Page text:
• Speak in assemblies once a term
  • Organise competitions
  • Adapt their notice board with leaflets and posters every term
  • Provide information to go on to the schools web site


Our focus this term is... 'Be Safe, Be Seen.'

Our Junior Road Safety team are a mix of pupils across Year 5 and 6. We meet each week to discuss a range of topics, plan upcoming events and work on our JRSO information board which is located in the library.

JRSO Video - final small file.m4v

Still image for this video

From the 25th January, the JRSO have been promoting safe cycling across the school. They have held two assemblies for Year 1/2 and Year 3/4 to advise on how to cycle safely. They have also held a competition to design a futuristc bike and will be announcing the winners on Monday 8th February.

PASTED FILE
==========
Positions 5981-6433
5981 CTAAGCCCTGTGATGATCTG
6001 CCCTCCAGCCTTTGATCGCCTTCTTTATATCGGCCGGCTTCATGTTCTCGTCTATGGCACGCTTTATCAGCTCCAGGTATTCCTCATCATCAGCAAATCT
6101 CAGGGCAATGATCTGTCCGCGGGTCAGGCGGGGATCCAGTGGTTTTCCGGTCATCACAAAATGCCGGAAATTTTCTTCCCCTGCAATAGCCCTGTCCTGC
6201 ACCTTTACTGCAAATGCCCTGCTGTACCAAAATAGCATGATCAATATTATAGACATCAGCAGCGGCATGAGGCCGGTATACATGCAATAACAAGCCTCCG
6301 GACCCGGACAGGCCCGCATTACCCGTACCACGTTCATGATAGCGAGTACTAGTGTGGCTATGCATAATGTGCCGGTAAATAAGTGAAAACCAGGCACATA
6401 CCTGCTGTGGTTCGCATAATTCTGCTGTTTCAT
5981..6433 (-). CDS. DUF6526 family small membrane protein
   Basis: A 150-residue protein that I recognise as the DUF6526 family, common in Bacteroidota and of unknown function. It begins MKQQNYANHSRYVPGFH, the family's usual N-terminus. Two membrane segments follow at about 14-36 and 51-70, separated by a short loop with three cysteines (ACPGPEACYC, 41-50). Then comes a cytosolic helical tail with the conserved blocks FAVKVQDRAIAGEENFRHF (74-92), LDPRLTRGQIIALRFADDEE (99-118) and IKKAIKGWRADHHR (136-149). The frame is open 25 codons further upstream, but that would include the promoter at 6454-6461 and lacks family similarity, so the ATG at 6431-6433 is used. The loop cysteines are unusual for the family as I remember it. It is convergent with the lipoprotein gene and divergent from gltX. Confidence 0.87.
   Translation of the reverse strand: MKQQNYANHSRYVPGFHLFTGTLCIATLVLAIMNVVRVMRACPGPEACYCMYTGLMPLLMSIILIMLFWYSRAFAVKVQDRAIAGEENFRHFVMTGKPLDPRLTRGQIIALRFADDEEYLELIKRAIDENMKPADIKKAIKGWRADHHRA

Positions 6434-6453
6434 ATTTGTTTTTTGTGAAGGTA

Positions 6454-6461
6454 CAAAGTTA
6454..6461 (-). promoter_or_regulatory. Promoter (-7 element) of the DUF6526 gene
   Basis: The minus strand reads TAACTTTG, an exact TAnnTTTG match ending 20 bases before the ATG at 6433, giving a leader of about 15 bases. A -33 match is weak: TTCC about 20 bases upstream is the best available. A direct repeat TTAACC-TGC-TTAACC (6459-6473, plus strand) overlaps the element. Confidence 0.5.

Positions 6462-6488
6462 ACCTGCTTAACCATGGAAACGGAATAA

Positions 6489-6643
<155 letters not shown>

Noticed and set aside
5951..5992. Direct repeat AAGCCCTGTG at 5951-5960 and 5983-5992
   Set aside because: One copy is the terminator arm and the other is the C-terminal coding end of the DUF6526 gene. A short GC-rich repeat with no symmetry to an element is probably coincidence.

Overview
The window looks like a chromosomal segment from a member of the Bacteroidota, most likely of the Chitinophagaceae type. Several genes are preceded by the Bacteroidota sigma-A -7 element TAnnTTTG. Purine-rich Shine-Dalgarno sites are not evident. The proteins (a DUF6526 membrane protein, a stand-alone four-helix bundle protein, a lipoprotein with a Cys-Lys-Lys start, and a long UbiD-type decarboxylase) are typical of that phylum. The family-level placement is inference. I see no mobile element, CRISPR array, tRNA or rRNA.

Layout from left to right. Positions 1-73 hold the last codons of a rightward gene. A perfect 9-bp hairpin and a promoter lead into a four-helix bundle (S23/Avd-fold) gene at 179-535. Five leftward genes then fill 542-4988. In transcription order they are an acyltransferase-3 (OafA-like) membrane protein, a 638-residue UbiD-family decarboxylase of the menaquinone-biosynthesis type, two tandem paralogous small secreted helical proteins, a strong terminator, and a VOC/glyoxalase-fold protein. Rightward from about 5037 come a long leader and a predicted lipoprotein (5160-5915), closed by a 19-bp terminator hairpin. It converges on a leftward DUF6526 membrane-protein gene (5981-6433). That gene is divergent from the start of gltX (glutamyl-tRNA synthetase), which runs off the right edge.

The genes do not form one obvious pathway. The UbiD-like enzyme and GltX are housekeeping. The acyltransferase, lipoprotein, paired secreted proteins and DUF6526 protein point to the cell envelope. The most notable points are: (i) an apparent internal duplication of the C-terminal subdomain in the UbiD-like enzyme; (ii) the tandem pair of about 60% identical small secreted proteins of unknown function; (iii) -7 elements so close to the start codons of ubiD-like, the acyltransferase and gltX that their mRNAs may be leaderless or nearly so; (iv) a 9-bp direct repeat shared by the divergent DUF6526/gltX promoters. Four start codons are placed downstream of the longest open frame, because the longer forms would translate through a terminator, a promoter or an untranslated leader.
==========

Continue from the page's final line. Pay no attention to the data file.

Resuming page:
On 24th March, the JRSO team held a KS1 assembly. During this, they gave the pupils information and showed them how to be safe on the roads. They also held a quiz for the pupils to take part in!

During February 2015, the JRSO created their own display for the Library. The display includes lots of facts that relate to 'be safe, be seen,' as well as useful websites and a thunk! The JRSO team will update this each half term so that the pupils of White Rock will be up to date with the current road safety theme. The team were also busy working on their part in the school's newsletter.

During the Spring Term, our focus is 'be safe, be seen.' We have recently delivered a whole school assembly based on this topic, where we discussed the importance of wearing the correct clothing or using the correct equipment when completing activities outside.